• Development and optimization of fermentation processes by monitoring fermentation parameters and by designing bioengineered microorganisms with beneficial encrypted genotypic and phenotypic traits;
  • Elucidation of fermentation dynamics and relationship with biotic and abiotic key factors, as well as the elucidation and regulation of the microbial metabolic pathways and driving forces to attain optimal growth and fermentation conditions; and
  • Interactions between microorganisms in fermentation processes and their potential impact on human health.

Dr. João Miguel F. Rocha
Prof. Dr. Fatih Ozogul
Prof. Dr. Elena Bartkiene
Guest Editors

Manuscript Submission Information

Manuscripts should be submitted online at www.mdpi.com by registering and logging in to this website. Once you are registered, click here to go to the submission form. Manuscripts can be submitted until the deadline. All submissions that pass pre-check are peer-reviewed. Accepted papers will be published continuously in the journal (as soon as accepted) and will be listed together on the special issue website. Research articles, review articles as well as short communications are invited. For planned papers, a title and short abstract (about 100 words) can be sent to the Editorial Office for announcement on this website.

Submitted manuscripts should not have been published previously, nor be under consideration for publication elsewhere (except conference proceedings papers). All manuscripts are thoroughly refereed through a single-blind peer-review process. A guide for authors and other relevant information for submission of manuscripts is available on the Instructions for Authors page. Foods is an international peer-reviewed open access semimonthly journal published by MDPI.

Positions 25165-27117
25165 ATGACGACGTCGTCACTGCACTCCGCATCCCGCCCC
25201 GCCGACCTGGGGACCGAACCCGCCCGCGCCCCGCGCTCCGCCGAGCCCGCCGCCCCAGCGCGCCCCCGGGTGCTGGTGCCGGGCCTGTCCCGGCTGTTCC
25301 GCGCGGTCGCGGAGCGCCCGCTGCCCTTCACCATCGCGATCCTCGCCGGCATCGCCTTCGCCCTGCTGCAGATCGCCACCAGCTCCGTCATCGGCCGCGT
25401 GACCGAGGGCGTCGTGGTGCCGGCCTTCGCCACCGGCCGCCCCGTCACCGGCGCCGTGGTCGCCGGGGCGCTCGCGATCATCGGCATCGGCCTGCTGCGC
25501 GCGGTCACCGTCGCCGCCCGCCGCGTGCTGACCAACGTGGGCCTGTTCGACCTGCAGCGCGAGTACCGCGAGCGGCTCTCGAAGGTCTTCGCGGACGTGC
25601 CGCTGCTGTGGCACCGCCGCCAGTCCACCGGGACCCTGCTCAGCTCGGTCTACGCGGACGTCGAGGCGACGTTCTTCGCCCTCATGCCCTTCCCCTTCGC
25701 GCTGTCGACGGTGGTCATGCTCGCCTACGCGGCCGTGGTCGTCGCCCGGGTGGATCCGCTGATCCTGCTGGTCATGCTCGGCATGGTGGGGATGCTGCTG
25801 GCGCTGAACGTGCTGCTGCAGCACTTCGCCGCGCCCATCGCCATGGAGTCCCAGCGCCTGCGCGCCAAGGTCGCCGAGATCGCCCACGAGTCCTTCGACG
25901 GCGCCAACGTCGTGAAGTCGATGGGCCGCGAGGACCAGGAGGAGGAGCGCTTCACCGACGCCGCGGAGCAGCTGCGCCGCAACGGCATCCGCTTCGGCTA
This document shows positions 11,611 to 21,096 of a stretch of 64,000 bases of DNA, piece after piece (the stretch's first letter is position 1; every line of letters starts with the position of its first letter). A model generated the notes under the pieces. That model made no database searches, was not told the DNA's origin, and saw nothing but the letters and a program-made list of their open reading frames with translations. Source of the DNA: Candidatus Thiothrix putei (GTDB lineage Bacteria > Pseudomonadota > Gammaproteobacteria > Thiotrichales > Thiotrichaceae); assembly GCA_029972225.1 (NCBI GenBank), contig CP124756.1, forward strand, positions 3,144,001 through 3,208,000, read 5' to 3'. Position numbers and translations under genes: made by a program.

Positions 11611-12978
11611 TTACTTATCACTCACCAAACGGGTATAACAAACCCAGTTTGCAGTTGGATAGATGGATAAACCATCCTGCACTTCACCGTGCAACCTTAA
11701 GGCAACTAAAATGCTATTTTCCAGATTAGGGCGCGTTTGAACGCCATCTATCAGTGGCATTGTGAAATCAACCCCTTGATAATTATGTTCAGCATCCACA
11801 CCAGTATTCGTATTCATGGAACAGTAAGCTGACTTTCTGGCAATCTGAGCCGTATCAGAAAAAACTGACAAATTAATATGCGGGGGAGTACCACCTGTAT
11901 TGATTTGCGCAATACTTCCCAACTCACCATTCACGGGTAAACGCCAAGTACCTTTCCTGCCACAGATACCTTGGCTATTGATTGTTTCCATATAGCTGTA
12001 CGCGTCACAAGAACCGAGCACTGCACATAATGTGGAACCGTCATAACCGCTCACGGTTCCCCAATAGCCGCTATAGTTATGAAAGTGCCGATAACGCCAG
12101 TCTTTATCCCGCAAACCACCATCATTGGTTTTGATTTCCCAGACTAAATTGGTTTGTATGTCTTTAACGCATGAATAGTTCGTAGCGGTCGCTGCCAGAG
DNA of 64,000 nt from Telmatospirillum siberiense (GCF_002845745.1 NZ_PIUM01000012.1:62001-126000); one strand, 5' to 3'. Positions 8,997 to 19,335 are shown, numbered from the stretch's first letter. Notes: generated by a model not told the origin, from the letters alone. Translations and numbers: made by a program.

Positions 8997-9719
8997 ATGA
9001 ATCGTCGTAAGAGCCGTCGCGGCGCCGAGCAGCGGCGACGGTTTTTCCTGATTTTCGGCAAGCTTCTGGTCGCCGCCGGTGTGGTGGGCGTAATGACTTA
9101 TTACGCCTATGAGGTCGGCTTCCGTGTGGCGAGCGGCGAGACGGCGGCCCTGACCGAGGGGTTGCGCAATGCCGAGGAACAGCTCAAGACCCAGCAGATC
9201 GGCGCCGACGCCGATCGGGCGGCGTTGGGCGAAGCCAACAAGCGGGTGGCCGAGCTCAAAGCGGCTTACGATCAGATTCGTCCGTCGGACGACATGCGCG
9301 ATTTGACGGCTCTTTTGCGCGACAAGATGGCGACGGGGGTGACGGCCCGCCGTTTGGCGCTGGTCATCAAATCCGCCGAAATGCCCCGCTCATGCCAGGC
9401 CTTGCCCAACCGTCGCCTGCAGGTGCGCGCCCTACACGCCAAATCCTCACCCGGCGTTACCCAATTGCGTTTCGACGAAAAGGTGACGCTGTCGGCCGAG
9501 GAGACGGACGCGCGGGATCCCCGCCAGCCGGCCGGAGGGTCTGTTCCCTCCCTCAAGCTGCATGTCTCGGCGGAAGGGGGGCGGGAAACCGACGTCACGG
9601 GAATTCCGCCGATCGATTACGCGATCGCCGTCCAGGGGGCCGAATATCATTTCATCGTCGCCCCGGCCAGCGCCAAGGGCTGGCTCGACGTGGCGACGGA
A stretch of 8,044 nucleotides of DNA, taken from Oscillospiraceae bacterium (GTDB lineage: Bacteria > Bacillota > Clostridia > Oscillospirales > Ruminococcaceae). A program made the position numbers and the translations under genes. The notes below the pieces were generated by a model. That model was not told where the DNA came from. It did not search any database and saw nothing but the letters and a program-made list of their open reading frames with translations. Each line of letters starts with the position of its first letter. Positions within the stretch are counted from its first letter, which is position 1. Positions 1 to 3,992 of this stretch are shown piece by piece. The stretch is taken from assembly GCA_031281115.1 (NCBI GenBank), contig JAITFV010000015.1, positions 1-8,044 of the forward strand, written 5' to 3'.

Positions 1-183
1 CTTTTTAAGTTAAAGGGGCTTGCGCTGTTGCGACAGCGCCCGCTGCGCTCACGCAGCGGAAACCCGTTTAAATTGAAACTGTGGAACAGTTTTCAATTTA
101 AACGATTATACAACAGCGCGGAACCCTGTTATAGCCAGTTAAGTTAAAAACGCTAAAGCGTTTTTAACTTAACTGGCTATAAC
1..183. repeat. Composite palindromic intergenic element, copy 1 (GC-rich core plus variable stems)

Please visit the Instructions for Authors page before submitting a manuscript. The Article Processing Charge (APC) for publication in this open access journal is 2200 CHF (Swiss Francs). Submitted papers should be well formatted and use good English. Authors may use MDPI's English editing service prior to publication or during author revisions.

Keywords

  • fermentation
  • yeasts
  • bacteria
  • monitoring and regulation
  • food safety and hygiene
  • industrial applications
  • nutrition
  • healthy food

Published Papers (7 papers)

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Research

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Article
Analysis of Microbial Community Diversity on the Epidermis of Wine Grapes in Manasi’s Vineyard, Xinjiang
Foods 2022, 11(20), 3174; https://doi.org/10.3390/foods11203174 - 12 Oct 2022
Viewed by 493
Abstract